Ove Ericson, the band's principal cornet for more than four decades, followed with Terry Camsey's cornet solo, Life's Pageant. Ove has correctly been called one of the Army's finest cornet soloists. He plays with an apparent ease and unique style, one that a visiting cornetist termed; “controlled artistry!” In addition to being the band's cornet soloist, Ove has served as the Deputy Bandmaster for more than 30 years.
Then it was time for Magnus again, who sprang from the rear of the large sanctuary with a loud, “Figaro “, beginning the famous Cavatina from Rossini's The Barber of Seville, accompanied by the band. After several unsuccessful attempts to trim the locks of members of the back row cornets, Major Göran Larsson stepped forward as a willing sacrifice. Magnus sang and shaved with gusto as the Major put his hands to his neck and flinched at each nick! The band's playing was of a very high caliber and could well have served as a solo item.
The Overture from Joan of Arc followed, conducted by the arranger, Torgny Hanson, Bandmaster Emeritus of the band, and now comfortably settled in the 1st cornet section. Torgny admits that he “practices regularly in order to keep up!” Torgny's skills as a conductor are well known throughout Europe and the USA. We are fortunate that he, with other Salvation Army professional musicians, continues to serve in the organization that gave him his start. Torgny's father was Bandmaster of the Malmö Corps Band for many years. While still a child, Torgny was introduced by his father to Eric Ball and Erik Leidzén, no doubt sharing with him that both gentlemen remained true in their devotion to Salvation Army music making. The band responded with skill to Torgny's conducting and it was clear that this piece of music had been well rehearsed through a period of many months under his baton.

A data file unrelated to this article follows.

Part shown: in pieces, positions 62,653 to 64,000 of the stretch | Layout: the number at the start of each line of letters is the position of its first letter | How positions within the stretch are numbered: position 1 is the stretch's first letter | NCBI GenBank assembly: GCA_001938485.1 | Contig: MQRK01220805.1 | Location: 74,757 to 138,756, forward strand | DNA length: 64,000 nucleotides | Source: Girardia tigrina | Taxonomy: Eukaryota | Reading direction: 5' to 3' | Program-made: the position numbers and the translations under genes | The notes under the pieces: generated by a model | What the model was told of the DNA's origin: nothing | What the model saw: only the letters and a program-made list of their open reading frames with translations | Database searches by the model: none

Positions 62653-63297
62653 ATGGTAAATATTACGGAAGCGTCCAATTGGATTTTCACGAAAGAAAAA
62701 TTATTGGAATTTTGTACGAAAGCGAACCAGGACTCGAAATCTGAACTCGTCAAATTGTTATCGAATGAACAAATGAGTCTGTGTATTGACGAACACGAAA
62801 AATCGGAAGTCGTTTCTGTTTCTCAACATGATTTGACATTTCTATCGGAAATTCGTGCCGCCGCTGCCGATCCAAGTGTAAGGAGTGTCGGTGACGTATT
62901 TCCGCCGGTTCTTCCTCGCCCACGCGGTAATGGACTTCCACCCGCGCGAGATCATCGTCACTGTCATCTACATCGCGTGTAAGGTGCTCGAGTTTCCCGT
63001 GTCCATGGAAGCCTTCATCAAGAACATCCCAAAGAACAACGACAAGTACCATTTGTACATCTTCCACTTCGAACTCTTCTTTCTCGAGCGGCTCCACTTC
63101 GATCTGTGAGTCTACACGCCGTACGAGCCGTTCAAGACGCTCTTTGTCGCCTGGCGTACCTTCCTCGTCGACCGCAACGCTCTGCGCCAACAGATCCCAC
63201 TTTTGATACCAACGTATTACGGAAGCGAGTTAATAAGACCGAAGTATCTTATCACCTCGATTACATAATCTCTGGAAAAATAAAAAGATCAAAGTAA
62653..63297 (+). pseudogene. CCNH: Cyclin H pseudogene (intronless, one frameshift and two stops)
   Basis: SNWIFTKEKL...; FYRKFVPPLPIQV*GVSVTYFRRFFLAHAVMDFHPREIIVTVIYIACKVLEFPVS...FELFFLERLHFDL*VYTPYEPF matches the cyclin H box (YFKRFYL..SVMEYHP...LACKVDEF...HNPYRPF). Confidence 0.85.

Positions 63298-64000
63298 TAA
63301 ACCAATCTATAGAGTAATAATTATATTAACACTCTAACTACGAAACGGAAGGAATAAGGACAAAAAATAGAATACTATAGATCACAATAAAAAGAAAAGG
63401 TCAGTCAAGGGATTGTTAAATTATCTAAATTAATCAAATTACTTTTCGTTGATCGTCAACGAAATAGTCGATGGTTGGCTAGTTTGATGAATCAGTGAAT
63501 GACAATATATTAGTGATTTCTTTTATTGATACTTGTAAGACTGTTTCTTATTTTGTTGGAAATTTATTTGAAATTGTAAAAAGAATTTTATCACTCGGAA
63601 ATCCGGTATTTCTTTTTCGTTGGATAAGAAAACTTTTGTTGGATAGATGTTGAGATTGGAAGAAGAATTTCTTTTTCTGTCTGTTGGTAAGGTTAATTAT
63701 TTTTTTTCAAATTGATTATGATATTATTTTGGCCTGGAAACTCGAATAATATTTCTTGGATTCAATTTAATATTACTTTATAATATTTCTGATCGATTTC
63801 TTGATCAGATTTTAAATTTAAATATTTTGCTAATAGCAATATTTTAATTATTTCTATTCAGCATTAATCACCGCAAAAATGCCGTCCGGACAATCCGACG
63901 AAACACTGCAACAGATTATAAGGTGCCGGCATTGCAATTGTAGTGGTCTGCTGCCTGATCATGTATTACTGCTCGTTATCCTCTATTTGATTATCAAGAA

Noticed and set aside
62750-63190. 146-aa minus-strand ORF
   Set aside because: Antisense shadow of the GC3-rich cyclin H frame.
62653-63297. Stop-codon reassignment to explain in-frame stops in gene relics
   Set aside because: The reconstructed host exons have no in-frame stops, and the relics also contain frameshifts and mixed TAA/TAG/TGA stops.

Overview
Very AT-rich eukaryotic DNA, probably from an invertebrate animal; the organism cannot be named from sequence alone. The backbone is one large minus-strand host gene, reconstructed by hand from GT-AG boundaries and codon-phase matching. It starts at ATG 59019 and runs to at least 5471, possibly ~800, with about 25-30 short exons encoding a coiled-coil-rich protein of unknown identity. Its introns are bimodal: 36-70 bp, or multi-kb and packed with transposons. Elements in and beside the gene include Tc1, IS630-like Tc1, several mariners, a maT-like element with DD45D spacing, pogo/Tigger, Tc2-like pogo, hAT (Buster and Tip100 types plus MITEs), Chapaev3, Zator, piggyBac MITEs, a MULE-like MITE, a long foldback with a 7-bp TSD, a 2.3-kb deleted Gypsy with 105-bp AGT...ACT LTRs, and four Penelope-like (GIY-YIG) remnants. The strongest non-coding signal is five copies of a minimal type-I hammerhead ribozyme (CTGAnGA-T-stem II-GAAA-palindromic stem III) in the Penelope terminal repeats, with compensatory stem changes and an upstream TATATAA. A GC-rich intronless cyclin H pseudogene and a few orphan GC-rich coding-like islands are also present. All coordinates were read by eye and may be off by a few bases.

Richard Kendrick, voted the best brass soloist in Sweden just three years ago played the euphonium solo, Song of the Brother (Erik Leidzén). Again, another bandsman who grew up in the corps demonstrated technical skill combined with a classic euphonium sound. It's worth adding that the euphonium section of the band played consistently well throughout the Festival.
The first section of the concert concluded with Dean Goffin's My Strength, My Tower. This author recalls hearing the Stockholm VII Band first play this piece in the early 1960s, with none other than Ove Ericson playing the principal solo cornet parts, now more than 40 years ago.